A number of factors have been investigated to explain the reasons for the influence of DM on the periodontium and they include: the altered host immune response; [6] the role of cytokines; [7] as well as the implication of advanced glycation end-products [8]. Two hundred and twenty one million (221 million) people were diabetic by 2010 and an estimated three hundred million (300 million) would be diabetic in 2025 according to a report from the World Health Organization’s (WHO) [9]. A huge number of both diagnosed and undiagnosed patients with DM are not aware of the possibility of developing periodontal diseases which would ultimately result in tooth loss [10].

As a result of the above prevalence, it is believed that a study of tooth loss in diabetic patients would create greater awareness amongst patients and health providers on the role of periodontal health in the care of diabetic patients. Hence, our objectives are to assess the number of missing teeth in the patients with diabetes mellitus (DM) attending the diabetic clinic in Garki General Hospital, Garki Abuja and determine if there is any difference of tooth loss among different age-group.

Method and Materials

This is an observational case-controlled study consisting of 201 diabetic patients and an equal number of non-diabetic patients as control; ethical clearance was applied for and given by the Federal Capital Territory (FCT) health and ethics committee with permission from the Garki General Hospital Management. Included in this study are respondents who are 16 years and above at the time of the examination, voluntary participation, confirmed diabetic not less than 6 months and controlled of other systemic diseases (e.g. hypertension). Patients excluded are subjects who would not participate voluntarily, have systemic conditions that could have similar effects like diabetes mellitus, on the periodontium (e.g. lupus, Blood diseases, HIV/AIDS), known smokers, subjects who have used antibiotics or antiinflammatory agents in the last three months and pregnant subjects.

A data collection sheet was filled for each patient, containing information such as age, sex, occupation, marital and educational status. In both the diabetic and non-diabetic group, blood sugar level was confirmed from patient’s results of fasting blood sugar and two hours post-prandial. Self-administered questionnaires were distributed which contained close-ended questions such as “have you ever had gum swelling”, “have you ever extracted a tooth as a result of gum swelling”. These questions were asked to determine the previous health status of periodontal tissues and respondents were required to answer “Yes” or “No”. This was followed by an oral examination of each patient done by one examiner using a mouth mirror and a World Health Organization (WHO) periodontal dental probe. Subjects were examined sitting in an upright position under over-head electric light and the number of teeth present and missing were counted and recorded to assess tooth loss. Data was statistically evaluated using SPSS 20 version. (IBM Corp., Armonk, NY, USA).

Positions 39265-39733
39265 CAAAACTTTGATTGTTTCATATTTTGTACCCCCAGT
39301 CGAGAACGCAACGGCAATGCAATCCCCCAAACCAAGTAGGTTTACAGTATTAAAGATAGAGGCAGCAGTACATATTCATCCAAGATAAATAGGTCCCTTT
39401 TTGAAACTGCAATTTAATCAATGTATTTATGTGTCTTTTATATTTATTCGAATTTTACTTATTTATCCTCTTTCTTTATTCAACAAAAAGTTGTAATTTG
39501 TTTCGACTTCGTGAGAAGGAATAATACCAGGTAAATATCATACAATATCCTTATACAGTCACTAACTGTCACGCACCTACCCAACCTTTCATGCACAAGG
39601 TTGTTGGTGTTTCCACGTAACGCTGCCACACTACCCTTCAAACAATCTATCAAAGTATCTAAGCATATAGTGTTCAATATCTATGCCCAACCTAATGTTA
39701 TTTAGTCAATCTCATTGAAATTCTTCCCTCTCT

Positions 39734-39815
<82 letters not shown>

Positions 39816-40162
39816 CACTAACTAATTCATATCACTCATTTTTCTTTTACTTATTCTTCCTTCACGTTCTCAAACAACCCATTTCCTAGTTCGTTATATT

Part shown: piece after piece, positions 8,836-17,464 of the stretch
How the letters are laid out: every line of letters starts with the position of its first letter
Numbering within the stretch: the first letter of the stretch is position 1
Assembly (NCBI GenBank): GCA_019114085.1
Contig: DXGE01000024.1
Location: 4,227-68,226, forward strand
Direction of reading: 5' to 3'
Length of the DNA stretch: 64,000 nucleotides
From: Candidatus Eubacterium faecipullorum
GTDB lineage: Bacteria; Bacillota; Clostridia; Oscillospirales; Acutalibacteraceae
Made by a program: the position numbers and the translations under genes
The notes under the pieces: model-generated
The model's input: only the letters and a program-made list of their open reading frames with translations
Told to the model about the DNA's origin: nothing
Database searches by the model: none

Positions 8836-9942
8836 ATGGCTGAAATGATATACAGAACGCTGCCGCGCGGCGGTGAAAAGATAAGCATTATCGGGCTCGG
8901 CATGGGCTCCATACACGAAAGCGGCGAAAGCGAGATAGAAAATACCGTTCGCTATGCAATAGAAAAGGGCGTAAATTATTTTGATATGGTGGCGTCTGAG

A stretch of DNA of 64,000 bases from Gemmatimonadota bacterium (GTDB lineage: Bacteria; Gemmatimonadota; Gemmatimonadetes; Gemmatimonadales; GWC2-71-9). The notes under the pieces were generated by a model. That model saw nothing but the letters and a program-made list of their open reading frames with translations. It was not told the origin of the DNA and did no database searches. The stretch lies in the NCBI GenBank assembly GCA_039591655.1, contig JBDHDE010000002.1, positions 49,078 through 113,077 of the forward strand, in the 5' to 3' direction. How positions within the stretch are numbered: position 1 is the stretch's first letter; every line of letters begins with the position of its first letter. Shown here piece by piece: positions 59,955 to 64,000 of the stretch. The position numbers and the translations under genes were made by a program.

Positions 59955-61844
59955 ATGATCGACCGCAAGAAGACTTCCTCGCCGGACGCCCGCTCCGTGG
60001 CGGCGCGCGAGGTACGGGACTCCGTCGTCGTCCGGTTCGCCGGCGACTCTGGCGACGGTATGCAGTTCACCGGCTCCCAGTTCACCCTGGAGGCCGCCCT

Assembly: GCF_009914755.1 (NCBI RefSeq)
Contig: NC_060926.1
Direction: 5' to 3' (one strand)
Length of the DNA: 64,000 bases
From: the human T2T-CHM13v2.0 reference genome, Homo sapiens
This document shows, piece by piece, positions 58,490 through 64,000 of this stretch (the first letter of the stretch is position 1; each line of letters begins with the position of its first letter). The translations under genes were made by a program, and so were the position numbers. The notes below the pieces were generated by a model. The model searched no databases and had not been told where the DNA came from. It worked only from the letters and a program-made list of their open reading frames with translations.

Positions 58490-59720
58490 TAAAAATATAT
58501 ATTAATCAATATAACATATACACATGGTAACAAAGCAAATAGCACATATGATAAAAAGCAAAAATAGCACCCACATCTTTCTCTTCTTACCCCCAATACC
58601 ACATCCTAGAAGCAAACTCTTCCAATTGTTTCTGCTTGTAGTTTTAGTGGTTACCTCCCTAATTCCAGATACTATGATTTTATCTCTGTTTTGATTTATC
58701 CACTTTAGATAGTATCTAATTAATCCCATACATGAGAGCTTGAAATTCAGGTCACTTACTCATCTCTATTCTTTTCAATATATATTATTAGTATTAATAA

The number of subjects in this study was 402 (four hundred and two) which was made up of an equal number diabetics and nondiabetics. The diabetic patients consisted of 99 males (49.3%) and 102 (50.7%) females while the non-diabetics were 96 males (47.8%) and 105 (52.2%) females. The age-group of the diabetics was 30-73years old with a mean age of 49.6 ± 10.3 and the non-diabetic had age from 32-68years old with a mean age of 48.4 ± 10.5 years old. Details in Table 1 below:

Variables Socio demographic variables   Total P-value
  Diabetic Non diabetic    n=402(%)   
  n=201 (%) n=201 (%)    
Gender       0.777
Male 99(49.3) 96(47.8)    195(40.5)       
Female 102(50.7) 105(52.2)   207(51.5)       
Age group (years)       0.257
35-44 31(15.4) 37(18.4) 68(16.9)  
45-54 101(50.3) 95(47.3) 196(48.8)  
55-64 45(22.4) 50(24.8) 95(23.6)  
65-74 24 (11.9) 19(9.5) 43(10.7)  
Ethnic group       0.383
Hausa§ 91(45.3) 94(46.8) 185(46.0)  
Igbo 41(20.4) 31(15.4) 72(17.9)  
Yoruba 64(31.8) 67(33.3) 131(32.6)  
Others 5(2.5) 9(4.5) 14(3.5)  
Highest education level       0.781
Primary 62(30.8) 61(30.3) 123(30.6)  
Secondary 74(36.8) 73(36.3) 147(36.5)  
Tertiary 58(28.9) 60(29.9) 118(29.4)  
Others 7(3.5) 7(3.5) 14(3.5)  

Table 1: Social Demographic Characteristics of Respondents, Statistically Significant @ P<0.05; §=Hausa ethnic group are the largest number of diabetic patients and this has no statistical significance to diabetes mellitus.

The mean fasting blood glucose recorded for non-diabetics was 70.86 ± 13.71 and 114.39 ± 23.51 at 2 hours post-prandial; the diabetic group had a mean of 123 ± 15.37 recorded as fasting and 209.94 ± 18.60 at 2 hrs post-prandial. Details in Table 2 below:

  Mean blood glucose (mg/dl)
fasting Post-prandial
35-44 68.20±9.91 112.10±13.12
45-54 68.50±10.37      112.22±28.90
55-64     72.22±15.75 116.15±40.80
65-74¶ 74.50±39.10 117.07±11.20